|Title||EMT, One of Many Morphological Transitions in Cellular Phase Space.|
|Publication Type||Journal Article|
|Year of Publication||2021|
|Journal||Methods Mol Biol|
The epithelial to mesenchymal transition (EMT) is an enticingly simple mechanism that converts stationary epithelial cells into migratory mesenchymal cells. EMT is meant to provide a unified explanation for phenomena as complex as gastrulation and metastasis. However, cell movements turn out to be diverse, and many are collective. Cells commonly migrate in clusters, strands, sheets, elongating tubes, or in fluid-like masses. Moreover, plenty of cells move without activating the EMT program. Here I propose that EMT can be understood as one of many types of transitions in a broader landscape-or phase space-of cell morphologies and behaviors. Throughout biology, and at multiple scales, complexity arises from the combinatorial deployment of simple, modular components. I propose that diversity of cell shapes and behaviors similarly arises from combinatorial use of modular biomechanical properties.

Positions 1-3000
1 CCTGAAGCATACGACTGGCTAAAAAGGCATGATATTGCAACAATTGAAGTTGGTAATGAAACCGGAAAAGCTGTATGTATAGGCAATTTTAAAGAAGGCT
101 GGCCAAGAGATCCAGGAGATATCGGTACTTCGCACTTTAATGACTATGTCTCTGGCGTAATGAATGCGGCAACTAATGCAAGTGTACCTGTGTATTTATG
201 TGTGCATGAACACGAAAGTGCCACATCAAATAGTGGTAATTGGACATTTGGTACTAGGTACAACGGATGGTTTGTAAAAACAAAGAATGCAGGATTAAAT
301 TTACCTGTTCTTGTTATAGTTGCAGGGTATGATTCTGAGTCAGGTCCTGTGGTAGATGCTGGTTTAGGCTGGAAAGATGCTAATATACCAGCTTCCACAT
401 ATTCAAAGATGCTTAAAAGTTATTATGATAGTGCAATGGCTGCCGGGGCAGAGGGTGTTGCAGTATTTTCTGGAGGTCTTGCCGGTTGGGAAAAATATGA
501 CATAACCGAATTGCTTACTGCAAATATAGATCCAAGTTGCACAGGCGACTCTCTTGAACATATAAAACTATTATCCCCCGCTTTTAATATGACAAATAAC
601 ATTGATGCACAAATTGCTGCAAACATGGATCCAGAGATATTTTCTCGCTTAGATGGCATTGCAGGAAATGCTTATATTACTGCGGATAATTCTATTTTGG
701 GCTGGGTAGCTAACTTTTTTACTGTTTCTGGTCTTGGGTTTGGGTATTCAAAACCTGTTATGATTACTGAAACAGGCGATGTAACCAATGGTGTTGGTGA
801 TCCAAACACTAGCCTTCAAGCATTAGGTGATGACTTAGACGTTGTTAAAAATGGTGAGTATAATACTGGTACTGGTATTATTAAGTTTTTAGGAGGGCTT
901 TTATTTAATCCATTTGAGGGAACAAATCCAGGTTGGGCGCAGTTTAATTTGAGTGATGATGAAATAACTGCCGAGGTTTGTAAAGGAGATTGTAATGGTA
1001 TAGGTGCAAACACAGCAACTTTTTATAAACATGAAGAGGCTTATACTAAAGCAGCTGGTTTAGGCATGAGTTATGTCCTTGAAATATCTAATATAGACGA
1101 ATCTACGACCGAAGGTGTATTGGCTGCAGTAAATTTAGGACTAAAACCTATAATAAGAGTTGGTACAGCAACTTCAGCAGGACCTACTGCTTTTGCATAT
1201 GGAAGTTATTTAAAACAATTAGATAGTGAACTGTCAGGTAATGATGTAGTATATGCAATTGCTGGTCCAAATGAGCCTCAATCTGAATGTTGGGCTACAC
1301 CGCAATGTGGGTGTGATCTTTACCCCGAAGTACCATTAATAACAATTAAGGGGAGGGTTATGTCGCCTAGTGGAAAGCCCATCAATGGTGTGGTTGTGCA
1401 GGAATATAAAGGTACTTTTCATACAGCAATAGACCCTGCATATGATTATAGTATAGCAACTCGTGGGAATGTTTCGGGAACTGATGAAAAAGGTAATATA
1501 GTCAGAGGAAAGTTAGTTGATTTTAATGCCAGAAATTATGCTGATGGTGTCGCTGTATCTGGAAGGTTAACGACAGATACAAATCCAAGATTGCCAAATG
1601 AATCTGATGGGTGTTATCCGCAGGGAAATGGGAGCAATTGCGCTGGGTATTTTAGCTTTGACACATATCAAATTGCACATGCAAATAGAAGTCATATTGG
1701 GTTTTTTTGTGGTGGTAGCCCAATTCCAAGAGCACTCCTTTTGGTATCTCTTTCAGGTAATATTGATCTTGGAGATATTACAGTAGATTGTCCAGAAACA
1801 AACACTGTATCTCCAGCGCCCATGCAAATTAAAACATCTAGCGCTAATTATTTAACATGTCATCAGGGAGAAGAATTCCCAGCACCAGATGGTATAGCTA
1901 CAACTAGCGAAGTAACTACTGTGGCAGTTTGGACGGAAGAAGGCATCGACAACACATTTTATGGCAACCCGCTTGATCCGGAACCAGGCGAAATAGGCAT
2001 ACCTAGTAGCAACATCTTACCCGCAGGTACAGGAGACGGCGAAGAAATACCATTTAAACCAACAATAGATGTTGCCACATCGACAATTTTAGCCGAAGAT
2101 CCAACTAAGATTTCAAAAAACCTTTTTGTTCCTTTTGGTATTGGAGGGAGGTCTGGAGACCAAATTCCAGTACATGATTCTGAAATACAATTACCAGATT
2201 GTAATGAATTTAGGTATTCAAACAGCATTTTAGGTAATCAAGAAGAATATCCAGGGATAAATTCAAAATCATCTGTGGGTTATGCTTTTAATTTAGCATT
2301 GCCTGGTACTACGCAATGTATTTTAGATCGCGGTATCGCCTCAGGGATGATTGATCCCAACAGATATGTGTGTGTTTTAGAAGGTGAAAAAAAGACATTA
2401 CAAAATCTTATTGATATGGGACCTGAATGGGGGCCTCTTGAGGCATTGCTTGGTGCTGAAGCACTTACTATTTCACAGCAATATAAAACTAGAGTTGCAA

|Alternate Journal||Methods Mol Biol|
|Grant List||R01 GM046425 / GM / NIGMS NIH HHS / United States|